Each Spring, we stock and carry a large selection of tomato varieties at our garden centers including heirloom and hybrid tomatoes with organic and conventionally grown options. Different cultivars vary in fruit color, size, shape, flavor, mature plant size, ripening time, and disease resistance—so many tomatoes to choose from!

Over the years, Dennis’ 7 Dees has offered gardening classes on how to grow the best tomatoes at home. We followed each growing season with a tomato tasting event (except in 2020 😔) to sample and evaluate the results. Read on to learn about the various types of tomatoes we offer and to review our 2019 Tomato Tasting recap, and check out our Growing Tomatoes Care Sheet for growing and maintenance tips!

Hybrid vs. Heirloom Tomatoes

A hybrid tomato is the result of cross-pollinating two different varieties and then growing the seeds that the cross produces. Compared to heirlooms, hybrids are often more disease-resistant and may be higher yielding. Popular hybrids include ‘Early Girl’, ‘Beefsteak’, and ‘Sungold’. Tags may indicate disease resistance with abbreviations such as V (verticillium wilt), F (fusarium wilt), T (tobacco mosaic virus), and A (alternaria).

Heirloom tomato varieties are those that have been traditionally saved as seed from year to year and passed from gardener to gardener over the years. Some say heirloom varieties are those that pre-date 1951, the year that major seed companies began producing and selling hybrids. All heirlooms must be open-pollinated, meaning that their seeds can be harvested and grown again to produce the same results as the parent plant. Hybrids do not usually grow back from seed “true” to the parent, so they are not worth saving. Some tomato varieties are not old enough to be considered “true heirlooms” but have become genetically stable enough to be open-pollinated—these are sometimes still called heirlooms or signified with “OP” on the plant tag. Popular heirlooms include ‘Brandywine’, ‘Amana Orange’, ‘Striped German’, ‘Bloody Butcher’, ‘Mortgage Lifter’, and many more.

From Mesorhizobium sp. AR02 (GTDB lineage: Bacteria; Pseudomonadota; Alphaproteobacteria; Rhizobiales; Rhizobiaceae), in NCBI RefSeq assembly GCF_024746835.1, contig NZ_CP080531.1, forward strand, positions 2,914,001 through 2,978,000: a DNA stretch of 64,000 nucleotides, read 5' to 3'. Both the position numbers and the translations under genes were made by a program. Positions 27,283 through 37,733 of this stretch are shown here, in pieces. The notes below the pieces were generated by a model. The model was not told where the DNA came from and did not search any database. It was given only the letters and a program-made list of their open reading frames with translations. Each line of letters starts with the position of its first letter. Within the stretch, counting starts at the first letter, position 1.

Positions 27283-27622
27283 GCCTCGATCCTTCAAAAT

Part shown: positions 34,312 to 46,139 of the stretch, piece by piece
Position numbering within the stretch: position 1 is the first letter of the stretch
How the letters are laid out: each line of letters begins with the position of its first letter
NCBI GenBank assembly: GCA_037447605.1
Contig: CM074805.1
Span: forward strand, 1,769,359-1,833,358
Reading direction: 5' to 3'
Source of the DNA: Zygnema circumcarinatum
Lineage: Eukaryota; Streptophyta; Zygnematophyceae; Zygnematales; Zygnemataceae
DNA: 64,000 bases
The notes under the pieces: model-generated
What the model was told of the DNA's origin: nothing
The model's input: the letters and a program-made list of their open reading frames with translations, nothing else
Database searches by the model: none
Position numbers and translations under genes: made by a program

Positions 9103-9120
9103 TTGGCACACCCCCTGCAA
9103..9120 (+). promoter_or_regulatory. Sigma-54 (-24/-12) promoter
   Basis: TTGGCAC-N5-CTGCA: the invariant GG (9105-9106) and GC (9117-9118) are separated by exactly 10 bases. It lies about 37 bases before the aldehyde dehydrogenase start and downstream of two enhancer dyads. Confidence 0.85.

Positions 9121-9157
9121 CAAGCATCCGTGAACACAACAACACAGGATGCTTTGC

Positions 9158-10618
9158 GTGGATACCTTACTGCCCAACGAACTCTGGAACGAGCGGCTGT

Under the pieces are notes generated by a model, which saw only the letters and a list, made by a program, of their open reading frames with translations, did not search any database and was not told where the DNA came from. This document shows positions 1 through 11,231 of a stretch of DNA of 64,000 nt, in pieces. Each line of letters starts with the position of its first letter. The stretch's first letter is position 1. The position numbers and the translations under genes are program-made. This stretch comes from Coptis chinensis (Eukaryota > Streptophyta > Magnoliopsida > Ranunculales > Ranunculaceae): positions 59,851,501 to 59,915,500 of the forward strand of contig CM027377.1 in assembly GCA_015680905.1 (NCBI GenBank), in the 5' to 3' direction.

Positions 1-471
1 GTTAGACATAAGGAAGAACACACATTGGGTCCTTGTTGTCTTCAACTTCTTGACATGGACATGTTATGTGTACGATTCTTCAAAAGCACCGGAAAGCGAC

Determinate vs. Indeterminate Tomato Plants

Determinate tomatoes are short and bushy, growing to about 2–3 feet tall, and they tend to produce their crop all at once over a few weeks. They are good for growing in containers or smaller spaces and need minimal support. Popular determinates are ‘Patio’, ‘Oregon Spring’, ‘Celebrity’, and ‘Glacier’.

Indeterminate tomatoes grow vine-like and tall, continuing to grow and produce fruit all summer long. They grow best with a stake or cage for support. Most cherry-style tomatoes are indeterminate; this type can also be grown in large containers (15–20 gallon), but is not suited for small pots. Popular indeterminate varieties are ‘Sungold’, ‘Early Girl’, ‘Brandywine’, ‘Sweet 100’, and many more.

Selecting the Best Tomato Variety

Beefsteak Tomatoes

Beefsteak tomatoes produce large, heavy fruit, up to 1lb (0.45 kg). These are the big, thick, meaty tomatoes that are so prized for sandwiches—and one of the main reasons for growing tomatoes. Some varieties reach 6 inches (15 cm) in diameter. Beefsteak tomatoes need a longer season and more heat than smaller varieties.

Beefsteak Tomato Examples: Abraham Lincoln, Aunt Ruby’s German Green, Big Beef, Black From Tula, Brandywine, Big Rainbow, Cherokee Purple, Dr. Wyche’s Yellow, Goliath, Great White, Hawaiian Pineapple, Mortgage Lifter, Neve’s Azorean Red, Old German, Striped German, Pruden’s Purple

Cherry Tomatoes

Cherry tomatoes are a good place to start when growing tomatoes. Cherry and grape tomatoes are small, usually less than 1 inch (2.5 cm) and grow in large clusters. They’re generally the best choices for cool-summer areas, and small fruit size means they’re more suitable if you’re growing tomatoes in containers.